Bridge and other infrastructure failures have been generating significant headlines in the United States. The German state Hesse has a new idea: plastic composite bridges. Europe’s’ first road bridge made of fiber-reinforced thermoset polymer opened recently, spanning a federal highway north of Frankfurt. The initial cost of the materials is higher, but there are long-term maintenance benefits. The pultruded polymer structure is also less than one-fourth the weight of a pre-stressed concrete superstructure. It’s not a giant bridge – just 89 feet long by 16 feet wide. It weighs 80 metric tons.
Some big problems had to solved, including adhesive bonding of the sections and testing. Materials being evaluated for bridge construction include glass and carbon fibers and matrix polymers of vinyl ester, epoxy and polyester. Officials say the new German bridge, located in the town of Friedberg, is expected to last 50 years without repairs. The bridge is made of FRP polymer glued to steel sections. The bridge was prefabricated and assembled on site in one day.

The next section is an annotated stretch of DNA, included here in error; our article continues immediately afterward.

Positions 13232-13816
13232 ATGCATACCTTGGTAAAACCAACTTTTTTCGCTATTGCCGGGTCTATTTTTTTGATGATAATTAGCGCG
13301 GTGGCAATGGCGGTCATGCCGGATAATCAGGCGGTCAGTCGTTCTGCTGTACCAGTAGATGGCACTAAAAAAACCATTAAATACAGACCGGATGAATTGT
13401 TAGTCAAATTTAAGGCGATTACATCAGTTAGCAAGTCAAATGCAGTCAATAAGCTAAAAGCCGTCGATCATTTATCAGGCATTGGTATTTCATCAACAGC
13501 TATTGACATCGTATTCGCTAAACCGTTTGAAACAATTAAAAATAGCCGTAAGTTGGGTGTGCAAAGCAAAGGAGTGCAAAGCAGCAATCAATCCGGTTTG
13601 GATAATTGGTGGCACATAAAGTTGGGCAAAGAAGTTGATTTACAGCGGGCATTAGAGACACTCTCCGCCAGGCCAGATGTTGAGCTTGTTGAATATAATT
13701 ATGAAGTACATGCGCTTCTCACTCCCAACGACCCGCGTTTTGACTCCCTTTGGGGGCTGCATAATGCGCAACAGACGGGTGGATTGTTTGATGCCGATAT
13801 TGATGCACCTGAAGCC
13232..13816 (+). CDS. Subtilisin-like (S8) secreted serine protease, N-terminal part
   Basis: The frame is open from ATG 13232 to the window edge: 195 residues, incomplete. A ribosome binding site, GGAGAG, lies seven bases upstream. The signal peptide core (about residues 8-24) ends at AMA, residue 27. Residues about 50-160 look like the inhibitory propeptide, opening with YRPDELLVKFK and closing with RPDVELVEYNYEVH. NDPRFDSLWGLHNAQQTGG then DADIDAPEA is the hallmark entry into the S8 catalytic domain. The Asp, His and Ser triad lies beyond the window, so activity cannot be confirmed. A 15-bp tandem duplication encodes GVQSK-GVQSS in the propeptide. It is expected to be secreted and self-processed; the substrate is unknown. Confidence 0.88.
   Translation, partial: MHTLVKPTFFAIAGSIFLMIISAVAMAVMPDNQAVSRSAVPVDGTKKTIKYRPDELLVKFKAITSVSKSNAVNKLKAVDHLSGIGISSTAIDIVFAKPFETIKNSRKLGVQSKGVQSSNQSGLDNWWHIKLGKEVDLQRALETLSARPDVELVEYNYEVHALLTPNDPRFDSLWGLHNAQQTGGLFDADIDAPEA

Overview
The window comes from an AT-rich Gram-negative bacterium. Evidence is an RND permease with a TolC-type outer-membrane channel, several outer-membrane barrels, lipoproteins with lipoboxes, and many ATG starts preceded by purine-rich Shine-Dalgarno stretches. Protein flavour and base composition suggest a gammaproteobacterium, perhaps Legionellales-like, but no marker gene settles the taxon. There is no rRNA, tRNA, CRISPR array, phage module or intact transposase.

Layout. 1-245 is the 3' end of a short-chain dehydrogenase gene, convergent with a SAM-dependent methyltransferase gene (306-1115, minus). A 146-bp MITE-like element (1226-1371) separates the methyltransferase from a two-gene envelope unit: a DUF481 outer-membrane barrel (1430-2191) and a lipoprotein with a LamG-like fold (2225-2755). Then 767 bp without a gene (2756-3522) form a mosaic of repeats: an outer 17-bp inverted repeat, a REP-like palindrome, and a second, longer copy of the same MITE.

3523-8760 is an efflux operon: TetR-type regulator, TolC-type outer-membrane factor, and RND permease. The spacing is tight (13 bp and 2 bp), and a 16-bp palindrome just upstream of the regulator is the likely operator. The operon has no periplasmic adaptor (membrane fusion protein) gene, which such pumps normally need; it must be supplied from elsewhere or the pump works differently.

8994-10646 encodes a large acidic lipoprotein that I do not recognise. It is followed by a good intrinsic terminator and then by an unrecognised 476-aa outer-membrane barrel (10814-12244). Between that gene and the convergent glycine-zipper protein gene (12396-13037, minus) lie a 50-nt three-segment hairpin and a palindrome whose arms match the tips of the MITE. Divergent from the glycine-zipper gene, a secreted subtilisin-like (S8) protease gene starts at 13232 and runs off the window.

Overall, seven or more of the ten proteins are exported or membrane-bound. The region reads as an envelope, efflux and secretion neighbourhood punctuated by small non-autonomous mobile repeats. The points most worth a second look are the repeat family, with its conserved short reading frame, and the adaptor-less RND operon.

As the 3D printing and overall additive manufacturing ecosystem grows, standards and guidelines from standards bodies and government organizations are increasing. Multiple players with multiple needs are also driving the role of 3DP and AM as enabling technologies for distributed manufacturing.
A growing though not-so-obvious role for 3D printing, 4D printing, and overall additive manufacturing is their use in fabricating new materials and enabling new or improved manufacturing and assembly processes. Individual engineers, OEMs, university labs, and others are reinventing the technology to suit their own needs.
For vehicles to meet the 2025 Corporate Average Fuel Economy (CAFE) standards, three things must happen: customers must look beyond the data sheet and engage materials supplier earlier, and new integrated multi-materials are needed to make step-change improvements.
3D printing, 4D printing, and various types of additive manufacturing (AM) will get even bigger in 2015. We're not talking about consumer use, which gets most of the attention, but processes and technologies that will affect how design engineers design products and how manufacturing engineers make them. For now, the biggest industries are still aerospace and medical, while automotive and architecture continue to grow.
More and more -- that's what we'll see from plastics and composites in 2015, more types of plastics and more ways they can be used. Two of the fastest-growing uses will be automotive parts, plus medical implants and devices. New types of plastics will include biodegradable materials, plastics that can be easily recycled, and some that do both.
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